Can I be honest about your writing? (Part 6 – Opinions are not Facts)

Listen. Understand. Act.

Part 1 – Oh, the Vanity of it all! of this multi-post arc dealt with some folks I knew who vanity published their books back when we called vanity publishers “vanity publishers”.
Part 2 – Vanity/Self-Publishing provided an overview of Vanity and Self publishing.
Part 3 – What Camp Are You In? identified four reasons people consider self-publishing.
Part 4 – Pray thee, Joseph, 4 Y do these books suck? delved into editing that doesn’t help a book.
Part 5 – Could you provide examples of suckness? shared some examples of improving sucky writing (my own).

A woman read the opening of a play at a writers’ group I recently attended. She had four characters talking to each other for about eight pages. Not doing anything, just talking.

Ever been at a party and walk up to a group of people talking then discover both they and their conversation are boring as hell?

You look around for another group, one where voices are raised or there’s laughing, one where, even though the people are standing, they’re animated, moving their arms, nodding or shaking their heads to whatever’s being said, stepping back and forth, their bodies demonstrating their feelings about the conversation.

You strategize ways to get out of the boring group and into the interesting group simply because it is interesting!

People reading your story or watching your play behave much the same. If your characters, setting, situation, whatever, is dull, they’ll stop reading, change the channel, get up and leave the theater, take your pick. People need a reason to put their attention on your material. Give it to them.
Continue reading “Can I be honest about your writing? (Part 6 – Opinions are not Facts)”

Ritchie&Phyl (A Celebration of Life) Chapter 8 – Montana-Mexican

Remember me now?

“You got dinner plans?”

“No, not really.”

“Good. Follow me. There’s a great Montana-Mex place about twenty miles down I95.”

“El Nina’s?”

“The exact place.”

Half an hour later Cortazar had a margarita the size of a small aquarium in front of her. She caught Phyl looking at the bowl-sized glass. “Don’t worry. This’ll take me all night.”

“Okay.” Phyl sipped from her beer bottle.

“You joined the force. How’d that happen?”

“You happened.”

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So Rude

Turning your back on your guests! And at the dinner table!

Life continues.

It may be the New Year according to at least one human calendar, The Wild doesn’t notice. Critters still must eat, Republicans and Democrats still must be hostile to each other.

One wonders how we Two-Leggers are from our non-human forebears. I mean, have you ever seen the childish behavior that gets in the way of getting things done along lawmakers and business leaders?

You have to wonder, are these really the people making the laws? Are these the people really keeping business running?

Case in point, dining.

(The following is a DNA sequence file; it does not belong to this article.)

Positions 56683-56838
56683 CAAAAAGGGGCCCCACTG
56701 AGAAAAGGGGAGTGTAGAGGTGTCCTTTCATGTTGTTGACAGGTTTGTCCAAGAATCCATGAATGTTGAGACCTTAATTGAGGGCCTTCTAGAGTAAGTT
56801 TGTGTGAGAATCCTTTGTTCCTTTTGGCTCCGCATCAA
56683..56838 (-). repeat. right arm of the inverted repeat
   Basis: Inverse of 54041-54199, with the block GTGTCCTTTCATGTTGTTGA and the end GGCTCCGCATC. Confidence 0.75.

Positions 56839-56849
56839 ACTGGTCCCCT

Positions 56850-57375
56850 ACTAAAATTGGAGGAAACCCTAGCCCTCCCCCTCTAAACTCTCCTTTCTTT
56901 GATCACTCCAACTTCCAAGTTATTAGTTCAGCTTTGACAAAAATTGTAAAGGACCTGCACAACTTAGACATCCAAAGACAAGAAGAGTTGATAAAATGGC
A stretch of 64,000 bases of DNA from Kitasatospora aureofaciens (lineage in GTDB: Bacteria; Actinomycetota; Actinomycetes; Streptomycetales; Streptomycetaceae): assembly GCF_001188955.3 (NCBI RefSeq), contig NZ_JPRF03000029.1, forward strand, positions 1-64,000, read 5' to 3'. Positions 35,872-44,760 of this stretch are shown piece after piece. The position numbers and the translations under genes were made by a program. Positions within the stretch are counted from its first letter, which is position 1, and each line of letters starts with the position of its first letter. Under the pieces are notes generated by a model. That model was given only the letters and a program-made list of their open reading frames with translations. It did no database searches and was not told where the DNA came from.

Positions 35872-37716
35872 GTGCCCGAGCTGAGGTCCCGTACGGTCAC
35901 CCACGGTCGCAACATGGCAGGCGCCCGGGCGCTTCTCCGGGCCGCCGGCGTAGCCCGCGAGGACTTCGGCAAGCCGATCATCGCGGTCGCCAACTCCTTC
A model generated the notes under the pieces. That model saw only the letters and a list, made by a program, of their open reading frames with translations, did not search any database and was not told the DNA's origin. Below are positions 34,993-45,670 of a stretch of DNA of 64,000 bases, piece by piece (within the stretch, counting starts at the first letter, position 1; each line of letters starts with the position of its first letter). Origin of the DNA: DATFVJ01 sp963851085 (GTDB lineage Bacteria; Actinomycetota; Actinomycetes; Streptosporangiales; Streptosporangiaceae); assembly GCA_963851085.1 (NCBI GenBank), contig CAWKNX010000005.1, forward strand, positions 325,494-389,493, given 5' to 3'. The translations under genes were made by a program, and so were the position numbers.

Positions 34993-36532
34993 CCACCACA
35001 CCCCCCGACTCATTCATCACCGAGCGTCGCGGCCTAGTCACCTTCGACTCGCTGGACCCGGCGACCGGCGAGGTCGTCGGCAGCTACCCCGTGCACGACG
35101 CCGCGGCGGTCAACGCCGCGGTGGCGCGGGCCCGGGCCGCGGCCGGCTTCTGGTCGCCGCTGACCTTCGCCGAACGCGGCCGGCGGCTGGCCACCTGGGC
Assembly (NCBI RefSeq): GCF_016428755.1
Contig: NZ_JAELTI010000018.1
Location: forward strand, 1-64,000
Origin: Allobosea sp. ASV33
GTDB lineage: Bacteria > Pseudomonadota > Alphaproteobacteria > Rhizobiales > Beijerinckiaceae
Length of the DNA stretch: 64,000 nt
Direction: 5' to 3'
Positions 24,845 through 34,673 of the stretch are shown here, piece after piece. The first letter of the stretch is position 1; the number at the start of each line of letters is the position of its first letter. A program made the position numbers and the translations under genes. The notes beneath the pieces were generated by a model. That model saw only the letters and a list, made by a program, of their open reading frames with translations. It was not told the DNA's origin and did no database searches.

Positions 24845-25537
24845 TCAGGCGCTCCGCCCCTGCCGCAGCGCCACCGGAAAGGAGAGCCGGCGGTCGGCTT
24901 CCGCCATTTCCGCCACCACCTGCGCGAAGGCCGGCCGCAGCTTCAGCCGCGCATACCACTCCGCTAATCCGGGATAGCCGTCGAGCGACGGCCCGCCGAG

Historically, meal time is where the most powergames occur. Not just in diplomatic and business circles, even among families.

Want to know a family’s true dynamic? Sit them around a table, see who gets to eat first, who gets to take the biggest helpings, who helps who with their food.

Want to know a nation’s dynamic? Go to a state dinner. Want to know a company’s dynamic? Go to a staff lunch or dinner.

I find such things fascinating. People spend more time figuring out the social signals than exchanging actionable information or eating.

Not so in The Wild.

You don’t want to talk to someone? Turn your back to them. Much easier and easily understood.

Sometimes.

Can I be honest about your writing? (Part 5 – Could you provide examples of suckness?)

Tell the same story better

Part 1 – Oh, the Vanity of it all! of this multi-post arc dealt with some folks I knew who vanity published their books back when we called vanity publishers “vanity publishers”.
Part 2 – Vanity/Self-Publishing provided an overview of Vanity and Self publishing.
Part 3 – What Camp Are You In? identified four reasons people consider self-publishing.
Part 4 – Pray thee, Joseph, 4 Y do these books suck? delved into editing that doesn’t help a book.

Can I provide specific examples from other authors, no. I may think a given author’s writing sucks or an individual piece of writing sucks and I still respect the fact that they’re putting something out, that they got off the couch.

General examples, sure:
Continue reading “Can I be honest about your writing? (Part 5 – Could you provide examples of suckness?)”

Ritchie&Phyl (A Celebration of Life) Chapter 7 – Girlfriends

I know you from somewhere, don’t I?

A guard silently escorted Dr. Cortazar and Phyl through the prison outside to the parking lot. Phyl looked at the sky and drew a deep breath.

“I – ”

“Amazing, isn’t it? You’re in there for what, maybe an hour? Probably less, and you feel it lift from you the minute you’re outside again.”

“I – ”

“Imagine what it’s like for those people inside. Not just the timers. The guards, too. The staff. The staff that can’t be made up from inmates, anyway. They get to see the world after eight hours, no overtime on this job. But the timers. Those put in the Hole. Lifers. They get to see the sun maybe an hour a day. You were in there for a small part of your day. Imagine being in there for years at a time.”

“I – ”

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